A little bit about Noah’s adjustment.

Every day when we arrive at school, two or three children come up and hug him. One morning, Yaffa (the ganenet, kindergarten teacher) told Sarah that all of the girls love Noah. Some things are cross-cultural.

His teacher was concerned that he was getting frustrated with not understanding Hebrew during “rug time” and acting up, playing the class clown for the other children’s attention.  He even had a “time-out” for being disruptive, although he says he didn’t understand what he had done. Sarah came up with the idea of him bringing a little notebook and asking the teacher to define words he doesn’t understand.  He’s done it for two days now, and Yaffa greeted us with “What a great idea that notebook is.”  She said Noah spent rugtime paying close attention to what she was saying and periodically asking questions, rather than paying attention to the other children.  He’s found that a handy phrase is “אני לא מבין” (Ani lo mevin)–“I don’t understand.” When we brought the notebook in the first day and explained that Noah would write down words that were new to him (in English transliteration), Yaffa asked, “he can write?” When Roy said that he could, she said she was surprised, but she wasn’t surprised.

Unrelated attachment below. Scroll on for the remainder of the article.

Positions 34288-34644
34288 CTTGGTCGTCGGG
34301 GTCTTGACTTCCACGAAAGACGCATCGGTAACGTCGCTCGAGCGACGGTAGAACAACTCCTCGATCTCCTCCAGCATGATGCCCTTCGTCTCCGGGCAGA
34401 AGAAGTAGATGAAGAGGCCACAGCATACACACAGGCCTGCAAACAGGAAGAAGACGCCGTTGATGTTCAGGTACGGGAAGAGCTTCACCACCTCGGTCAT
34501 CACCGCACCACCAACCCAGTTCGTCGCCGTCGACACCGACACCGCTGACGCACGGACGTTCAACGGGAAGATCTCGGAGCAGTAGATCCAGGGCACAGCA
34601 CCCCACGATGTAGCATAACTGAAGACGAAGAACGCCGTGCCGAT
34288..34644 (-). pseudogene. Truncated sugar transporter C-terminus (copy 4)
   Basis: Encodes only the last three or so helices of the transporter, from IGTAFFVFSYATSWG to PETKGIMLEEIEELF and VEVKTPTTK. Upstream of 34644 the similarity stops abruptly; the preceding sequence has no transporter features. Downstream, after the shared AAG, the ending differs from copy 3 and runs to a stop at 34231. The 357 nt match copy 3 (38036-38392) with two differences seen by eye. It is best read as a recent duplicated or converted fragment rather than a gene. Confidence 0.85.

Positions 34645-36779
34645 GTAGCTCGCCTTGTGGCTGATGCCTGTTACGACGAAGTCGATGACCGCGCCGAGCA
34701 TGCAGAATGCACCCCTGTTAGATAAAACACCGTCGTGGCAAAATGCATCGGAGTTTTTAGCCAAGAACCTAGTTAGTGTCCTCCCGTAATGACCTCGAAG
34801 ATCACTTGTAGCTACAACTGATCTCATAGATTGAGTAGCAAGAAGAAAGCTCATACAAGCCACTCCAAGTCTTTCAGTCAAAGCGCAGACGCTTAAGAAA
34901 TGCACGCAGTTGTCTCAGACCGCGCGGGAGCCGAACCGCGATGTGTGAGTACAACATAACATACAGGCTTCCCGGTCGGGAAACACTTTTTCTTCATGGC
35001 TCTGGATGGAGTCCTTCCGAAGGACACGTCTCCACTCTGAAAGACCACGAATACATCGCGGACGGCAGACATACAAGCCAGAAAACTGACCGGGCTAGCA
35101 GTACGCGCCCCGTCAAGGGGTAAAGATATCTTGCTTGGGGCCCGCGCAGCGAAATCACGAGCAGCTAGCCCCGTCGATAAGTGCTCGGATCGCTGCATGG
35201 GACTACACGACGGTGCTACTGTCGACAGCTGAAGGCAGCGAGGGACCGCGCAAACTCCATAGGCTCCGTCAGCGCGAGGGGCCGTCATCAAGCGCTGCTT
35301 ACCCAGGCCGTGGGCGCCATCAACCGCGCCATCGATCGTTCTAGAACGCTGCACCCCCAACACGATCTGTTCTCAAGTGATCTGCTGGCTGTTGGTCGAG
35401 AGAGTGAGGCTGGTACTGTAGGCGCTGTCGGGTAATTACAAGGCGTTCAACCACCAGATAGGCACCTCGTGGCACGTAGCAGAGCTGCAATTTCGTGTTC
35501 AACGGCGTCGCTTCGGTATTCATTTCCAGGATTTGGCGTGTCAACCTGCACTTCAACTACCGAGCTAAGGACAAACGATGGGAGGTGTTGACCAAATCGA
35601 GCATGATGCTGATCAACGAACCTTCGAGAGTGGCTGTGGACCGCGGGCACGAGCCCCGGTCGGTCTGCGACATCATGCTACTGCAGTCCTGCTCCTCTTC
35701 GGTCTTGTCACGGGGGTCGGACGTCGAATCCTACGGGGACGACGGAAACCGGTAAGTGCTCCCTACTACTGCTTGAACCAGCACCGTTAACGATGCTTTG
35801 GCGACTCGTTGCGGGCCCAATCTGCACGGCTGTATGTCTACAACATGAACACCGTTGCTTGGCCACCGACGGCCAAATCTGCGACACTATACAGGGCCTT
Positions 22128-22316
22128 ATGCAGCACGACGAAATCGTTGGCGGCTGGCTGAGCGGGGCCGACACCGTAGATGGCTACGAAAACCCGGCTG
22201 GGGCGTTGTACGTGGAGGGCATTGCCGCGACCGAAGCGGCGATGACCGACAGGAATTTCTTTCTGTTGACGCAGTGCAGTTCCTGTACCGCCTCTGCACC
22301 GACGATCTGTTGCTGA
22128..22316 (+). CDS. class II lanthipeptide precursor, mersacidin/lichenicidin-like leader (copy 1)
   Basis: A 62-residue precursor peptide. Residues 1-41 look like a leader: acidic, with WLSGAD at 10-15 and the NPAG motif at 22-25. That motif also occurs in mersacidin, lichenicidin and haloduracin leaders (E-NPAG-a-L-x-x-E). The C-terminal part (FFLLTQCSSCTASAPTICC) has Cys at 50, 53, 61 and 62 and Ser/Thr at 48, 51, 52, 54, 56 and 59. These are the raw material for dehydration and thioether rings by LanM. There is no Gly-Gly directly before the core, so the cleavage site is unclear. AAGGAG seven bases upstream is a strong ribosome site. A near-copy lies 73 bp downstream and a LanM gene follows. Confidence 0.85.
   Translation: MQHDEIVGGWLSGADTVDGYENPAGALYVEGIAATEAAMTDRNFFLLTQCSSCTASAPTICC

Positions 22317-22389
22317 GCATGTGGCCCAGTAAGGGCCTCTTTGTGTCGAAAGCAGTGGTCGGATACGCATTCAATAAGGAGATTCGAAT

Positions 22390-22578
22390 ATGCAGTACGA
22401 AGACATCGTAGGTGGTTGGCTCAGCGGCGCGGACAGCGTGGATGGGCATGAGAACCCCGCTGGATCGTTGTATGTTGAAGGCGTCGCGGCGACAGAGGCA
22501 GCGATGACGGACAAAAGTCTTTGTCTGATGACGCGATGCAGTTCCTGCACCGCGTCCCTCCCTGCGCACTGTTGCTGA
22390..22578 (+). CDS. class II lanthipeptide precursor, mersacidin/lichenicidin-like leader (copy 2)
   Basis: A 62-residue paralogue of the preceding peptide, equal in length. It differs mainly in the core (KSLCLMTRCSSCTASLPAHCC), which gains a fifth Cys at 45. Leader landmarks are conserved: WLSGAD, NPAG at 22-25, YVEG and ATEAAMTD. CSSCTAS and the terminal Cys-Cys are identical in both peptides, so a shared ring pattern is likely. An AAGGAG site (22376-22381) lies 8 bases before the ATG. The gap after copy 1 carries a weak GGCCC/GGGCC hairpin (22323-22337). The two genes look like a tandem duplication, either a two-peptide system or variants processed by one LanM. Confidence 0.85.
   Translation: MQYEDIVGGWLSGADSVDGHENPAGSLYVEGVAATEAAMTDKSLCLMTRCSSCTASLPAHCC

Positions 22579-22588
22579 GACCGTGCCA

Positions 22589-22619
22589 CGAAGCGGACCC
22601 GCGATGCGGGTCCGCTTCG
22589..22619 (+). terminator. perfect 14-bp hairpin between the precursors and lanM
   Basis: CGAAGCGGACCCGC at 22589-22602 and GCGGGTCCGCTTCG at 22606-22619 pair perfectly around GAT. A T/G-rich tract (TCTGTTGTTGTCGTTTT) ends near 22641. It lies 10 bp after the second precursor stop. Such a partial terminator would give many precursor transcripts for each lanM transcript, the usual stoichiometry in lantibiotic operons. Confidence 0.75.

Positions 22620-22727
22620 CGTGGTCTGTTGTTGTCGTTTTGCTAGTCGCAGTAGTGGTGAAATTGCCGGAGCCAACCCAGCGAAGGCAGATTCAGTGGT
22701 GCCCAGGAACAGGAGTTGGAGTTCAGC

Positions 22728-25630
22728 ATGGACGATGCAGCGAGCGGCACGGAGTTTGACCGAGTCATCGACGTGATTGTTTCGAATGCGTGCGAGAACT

On the ride to school we heard a Hebrew pop song that was in heavy rotation in October, which we refer to as the “ooh, yeah, ba dada da da da” song because we don’t know who sings it or what its about — but its really catchy. This morning Noah translated a line: “כמה זה כואב” (kama zeh koev)= “How much it hurts.”  He tells me that when we were in the emergency room with his broken leg, the nurse kept pointing and asking “Zeh koev?”

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